Topic: Euphemia Jones (c1880-?)

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These photographs of Euphemia Jones were taken by Emily Surtees Katikati in 1899. Euphemia worked for Adela Stewart for a time. In 1899 she returned for a visit to Adela during which these photographs were taken.

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Euphemia was possibly born in Gisborne, but it is not known exactly when she was born, nor who her parents were.

Euphemia is mentioned by Adela Stewart in her book My Simple Life in New Zealand. In 1898 Adela wrote: ' Our friendly neighbour, Mrs Alf Faulkner brought a generous contribution to the feast of roast goose, prepared quinces melons and cakes which were handed to me by Euphemia, her Maori cousin  from Gisborne. Euphemia offered to help me, and most efficiently she did so, working hard  all day and leaving on me so favourable an impression that when a week later she asked me to take her I gladly agreed, for ten shillings a week, and never regretted it' (p. 115).

Euphemia Jones, 1899

Euphemia at Athenree, 1899.

1898: 'Euphemia was most clever at bottling fruit. She loved to watch me cooking, looking so interested, and said, "Let me do that next time." Curry, rissoles, pastry, lemon-cheese and so forth, succeeded well; and when her work was over, jumping astride a bare-backed horse, she would ride home to make the same good things there' (p. 115).

1898: 'She whitewashed the kitchen walls and ceiling, her dark curly locks enveloped in a towel, and her bare brown feet noiselessly jumping from step-ladder to table, table to chair. She could sew, but was not able to cut out, so I taught her, beginning with an apron, then a blouse, the latter with a paper pattern. However, this she despised, and cut out the next one for herself without pattern, altogether by eye, allowing for tucks and gathers, such as she had seen and admired on one of my visitors, and an admirable fit it proved' (p. 116). 

Mrs Fred Faulkner, Mrs Alf Faulkner, children and Euphemia Jones, 1899

Mrs Fred Faulkner, Mrs Alf Faulkner, children and Euphemia, 1899.

1898: 'Euphemia having, Maori-like, got tired of the order and routine of Athenree, went home for a fortnight' (p. 118).

1898: 'In November, Euphemia planted kumaras (sweet potatoes) for me thus; having got from her Auntie a bundle of cuttings, or shoots, from last years kumara, she planted one of each in a drill, four feet apart in every direction. These soon grew and ran all over the ground, care being taken to life the vines from time to time so that they should not root along their course. In autumn we had a good crop, which Euphemia dug and stored in a pit-hole in the ground covered with earth' (p. 118).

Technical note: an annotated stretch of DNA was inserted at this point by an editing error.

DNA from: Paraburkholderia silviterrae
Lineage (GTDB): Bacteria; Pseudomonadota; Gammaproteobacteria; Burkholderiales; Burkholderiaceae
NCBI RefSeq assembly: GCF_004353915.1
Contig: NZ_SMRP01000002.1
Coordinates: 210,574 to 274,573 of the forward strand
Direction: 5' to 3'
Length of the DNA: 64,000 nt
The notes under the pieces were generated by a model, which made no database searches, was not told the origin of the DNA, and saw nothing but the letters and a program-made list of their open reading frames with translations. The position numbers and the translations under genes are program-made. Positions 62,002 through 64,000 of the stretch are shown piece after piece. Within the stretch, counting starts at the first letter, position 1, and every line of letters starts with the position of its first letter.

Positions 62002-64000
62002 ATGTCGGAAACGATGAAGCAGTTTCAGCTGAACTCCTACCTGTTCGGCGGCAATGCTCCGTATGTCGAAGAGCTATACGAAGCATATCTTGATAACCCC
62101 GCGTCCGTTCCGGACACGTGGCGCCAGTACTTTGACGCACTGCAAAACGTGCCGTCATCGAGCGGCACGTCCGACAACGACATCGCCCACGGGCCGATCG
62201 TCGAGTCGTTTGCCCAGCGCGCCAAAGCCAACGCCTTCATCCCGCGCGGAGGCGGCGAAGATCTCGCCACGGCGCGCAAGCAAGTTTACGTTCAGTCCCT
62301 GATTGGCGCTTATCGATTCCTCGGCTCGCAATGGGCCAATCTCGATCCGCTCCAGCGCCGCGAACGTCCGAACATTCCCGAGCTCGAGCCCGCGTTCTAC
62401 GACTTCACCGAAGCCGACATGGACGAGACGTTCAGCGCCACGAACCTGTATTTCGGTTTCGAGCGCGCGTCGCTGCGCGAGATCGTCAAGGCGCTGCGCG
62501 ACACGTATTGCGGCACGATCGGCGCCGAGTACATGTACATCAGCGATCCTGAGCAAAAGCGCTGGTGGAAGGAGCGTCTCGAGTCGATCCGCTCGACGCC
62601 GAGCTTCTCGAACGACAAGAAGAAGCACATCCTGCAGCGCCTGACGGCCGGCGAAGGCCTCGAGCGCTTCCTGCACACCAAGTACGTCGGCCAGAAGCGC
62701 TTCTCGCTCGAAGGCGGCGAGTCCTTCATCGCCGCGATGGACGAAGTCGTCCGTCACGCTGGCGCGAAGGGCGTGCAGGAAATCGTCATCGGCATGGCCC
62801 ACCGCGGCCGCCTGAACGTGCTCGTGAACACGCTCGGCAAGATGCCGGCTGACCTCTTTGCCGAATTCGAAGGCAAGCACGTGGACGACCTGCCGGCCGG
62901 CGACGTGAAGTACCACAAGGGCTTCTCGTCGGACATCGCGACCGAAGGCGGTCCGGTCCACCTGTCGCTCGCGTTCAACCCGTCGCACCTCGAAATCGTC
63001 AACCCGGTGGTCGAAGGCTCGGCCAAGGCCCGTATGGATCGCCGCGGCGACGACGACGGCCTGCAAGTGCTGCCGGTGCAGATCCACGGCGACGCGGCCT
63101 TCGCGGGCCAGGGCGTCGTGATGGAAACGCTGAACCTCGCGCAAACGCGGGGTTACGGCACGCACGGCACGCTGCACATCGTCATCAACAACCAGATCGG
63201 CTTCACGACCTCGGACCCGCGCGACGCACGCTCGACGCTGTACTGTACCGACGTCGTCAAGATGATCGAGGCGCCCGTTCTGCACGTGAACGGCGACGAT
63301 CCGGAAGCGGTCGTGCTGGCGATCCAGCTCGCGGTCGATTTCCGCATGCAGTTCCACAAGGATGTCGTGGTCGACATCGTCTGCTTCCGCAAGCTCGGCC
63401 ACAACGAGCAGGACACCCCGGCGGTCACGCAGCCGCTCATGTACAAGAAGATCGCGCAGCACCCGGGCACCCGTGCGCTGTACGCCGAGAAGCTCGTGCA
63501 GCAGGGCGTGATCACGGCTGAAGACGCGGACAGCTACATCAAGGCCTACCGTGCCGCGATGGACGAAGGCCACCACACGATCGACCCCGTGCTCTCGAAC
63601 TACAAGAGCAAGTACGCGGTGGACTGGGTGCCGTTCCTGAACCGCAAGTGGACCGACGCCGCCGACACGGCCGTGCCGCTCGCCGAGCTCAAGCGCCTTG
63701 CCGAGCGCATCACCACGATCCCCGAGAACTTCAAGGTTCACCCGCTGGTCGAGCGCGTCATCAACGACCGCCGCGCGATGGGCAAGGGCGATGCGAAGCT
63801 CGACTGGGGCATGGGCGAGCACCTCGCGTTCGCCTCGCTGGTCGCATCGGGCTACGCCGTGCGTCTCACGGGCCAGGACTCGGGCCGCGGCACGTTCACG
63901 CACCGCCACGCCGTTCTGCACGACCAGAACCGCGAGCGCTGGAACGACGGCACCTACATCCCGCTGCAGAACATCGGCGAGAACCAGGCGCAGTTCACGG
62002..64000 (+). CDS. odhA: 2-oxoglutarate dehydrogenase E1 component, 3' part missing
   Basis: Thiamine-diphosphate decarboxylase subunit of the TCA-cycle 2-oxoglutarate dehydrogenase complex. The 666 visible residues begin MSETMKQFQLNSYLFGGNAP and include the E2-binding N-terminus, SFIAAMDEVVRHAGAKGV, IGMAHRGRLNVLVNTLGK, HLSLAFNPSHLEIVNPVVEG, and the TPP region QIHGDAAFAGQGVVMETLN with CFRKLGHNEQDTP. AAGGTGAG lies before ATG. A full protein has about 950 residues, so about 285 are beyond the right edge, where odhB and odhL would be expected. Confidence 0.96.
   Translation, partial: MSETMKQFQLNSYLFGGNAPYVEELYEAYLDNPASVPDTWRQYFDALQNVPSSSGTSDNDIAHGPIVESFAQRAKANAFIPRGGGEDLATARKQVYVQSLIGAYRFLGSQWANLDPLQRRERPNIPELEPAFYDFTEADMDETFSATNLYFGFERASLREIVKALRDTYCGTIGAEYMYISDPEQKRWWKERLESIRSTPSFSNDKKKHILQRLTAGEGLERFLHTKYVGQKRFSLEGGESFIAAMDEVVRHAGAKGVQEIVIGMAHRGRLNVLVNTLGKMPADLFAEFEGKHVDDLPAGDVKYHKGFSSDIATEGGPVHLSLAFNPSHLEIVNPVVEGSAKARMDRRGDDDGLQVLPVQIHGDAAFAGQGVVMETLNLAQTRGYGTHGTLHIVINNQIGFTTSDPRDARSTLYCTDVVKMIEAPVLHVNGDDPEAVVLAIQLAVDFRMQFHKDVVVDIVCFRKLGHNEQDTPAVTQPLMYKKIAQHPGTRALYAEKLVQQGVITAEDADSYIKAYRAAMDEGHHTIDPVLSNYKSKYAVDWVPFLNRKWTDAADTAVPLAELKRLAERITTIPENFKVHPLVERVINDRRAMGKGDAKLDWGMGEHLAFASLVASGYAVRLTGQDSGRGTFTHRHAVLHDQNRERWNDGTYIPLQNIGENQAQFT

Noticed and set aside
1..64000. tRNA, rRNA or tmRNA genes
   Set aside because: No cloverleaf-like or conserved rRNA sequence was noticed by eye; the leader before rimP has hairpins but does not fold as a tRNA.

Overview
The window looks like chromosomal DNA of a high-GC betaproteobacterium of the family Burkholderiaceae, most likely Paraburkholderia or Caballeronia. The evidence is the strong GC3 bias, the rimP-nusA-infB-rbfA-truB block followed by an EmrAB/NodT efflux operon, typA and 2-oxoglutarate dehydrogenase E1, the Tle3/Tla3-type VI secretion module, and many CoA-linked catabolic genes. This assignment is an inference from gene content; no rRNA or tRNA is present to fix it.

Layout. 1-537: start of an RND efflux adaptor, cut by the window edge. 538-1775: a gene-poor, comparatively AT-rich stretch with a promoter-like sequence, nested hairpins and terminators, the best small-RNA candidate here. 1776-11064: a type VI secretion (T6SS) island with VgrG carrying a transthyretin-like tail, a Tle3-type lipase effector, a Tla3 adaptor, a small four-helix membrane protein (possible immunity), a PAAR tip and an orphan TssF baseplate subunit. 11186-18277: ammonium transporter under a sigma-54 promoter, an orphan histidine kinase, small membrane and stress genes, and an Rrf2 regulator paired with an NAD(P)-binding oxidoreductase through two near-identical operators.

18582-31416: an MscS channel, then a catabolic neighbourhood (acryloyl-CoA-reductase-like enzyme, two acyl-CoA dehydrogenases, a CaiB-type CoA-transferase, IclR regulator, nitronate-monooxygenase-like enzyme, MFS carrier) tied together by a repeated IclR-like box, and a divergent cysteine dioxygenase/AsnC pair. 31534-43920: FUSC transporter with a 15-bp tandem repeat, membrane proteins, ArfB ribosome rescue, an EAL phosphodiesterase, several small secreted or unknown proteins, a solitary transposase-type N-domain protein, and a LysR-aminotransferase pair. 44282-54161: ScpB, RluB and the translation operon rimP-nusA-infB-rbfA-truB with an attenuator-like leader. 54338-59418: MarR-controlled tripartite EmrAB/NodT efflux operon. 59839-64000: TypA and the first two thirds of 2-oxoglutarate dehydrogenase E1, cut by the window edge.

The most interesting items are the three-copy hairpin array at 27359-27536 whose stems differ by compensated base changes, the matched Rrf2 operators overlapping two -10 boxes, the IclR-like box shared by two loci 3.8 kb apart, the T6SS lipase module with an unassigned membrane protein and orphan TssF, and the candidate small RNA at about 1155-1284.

Euphemia Jones and friend, 1899

Euphemia and friend, 1899.

1899: 'Toward the middle of March, when I was enjoying a little more rest because of Euphemia's help, that dusky damsel asked leave to go next day with uncle and auntie to the circus in Paeroa, twenty miles away: "I'll finish all my work before I start and come straight back with them," But she did not! She rang no eight o'clock bell the next morning (Sunday). Her room had been unoccupied.... Monday, Tuesday, Wednesday passed. On Thursday "auntie" sent for her sewing-machine, which she had lent to Euphemia, "because she did not known what had become of her." At the end of a week suspense was at an end, Hugh having walked to auntie's and been told she had married a French half-caste and wanted her clothes sent to Waihi, where she was settled! Her husband was a miner, worked in the Battery, and after a few years, died of consumption. Euphemia was not long a widow, and for second husband had a Scotch fisherman, called Stewart, settling in the neighbourhood of our old Tinpot Castle. I missed her all-round help to my last day in New Zealand, never having known a girl with so retentive a memory, or one who could pluck chickens as quickly' (pp. 119-120).

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Euphemia Jones (c1880-?)

First Names:Euphemia
Last Name:Jones
Date of Birth:c1880
Place of Birth:New Zealand
Place of death:New Zealand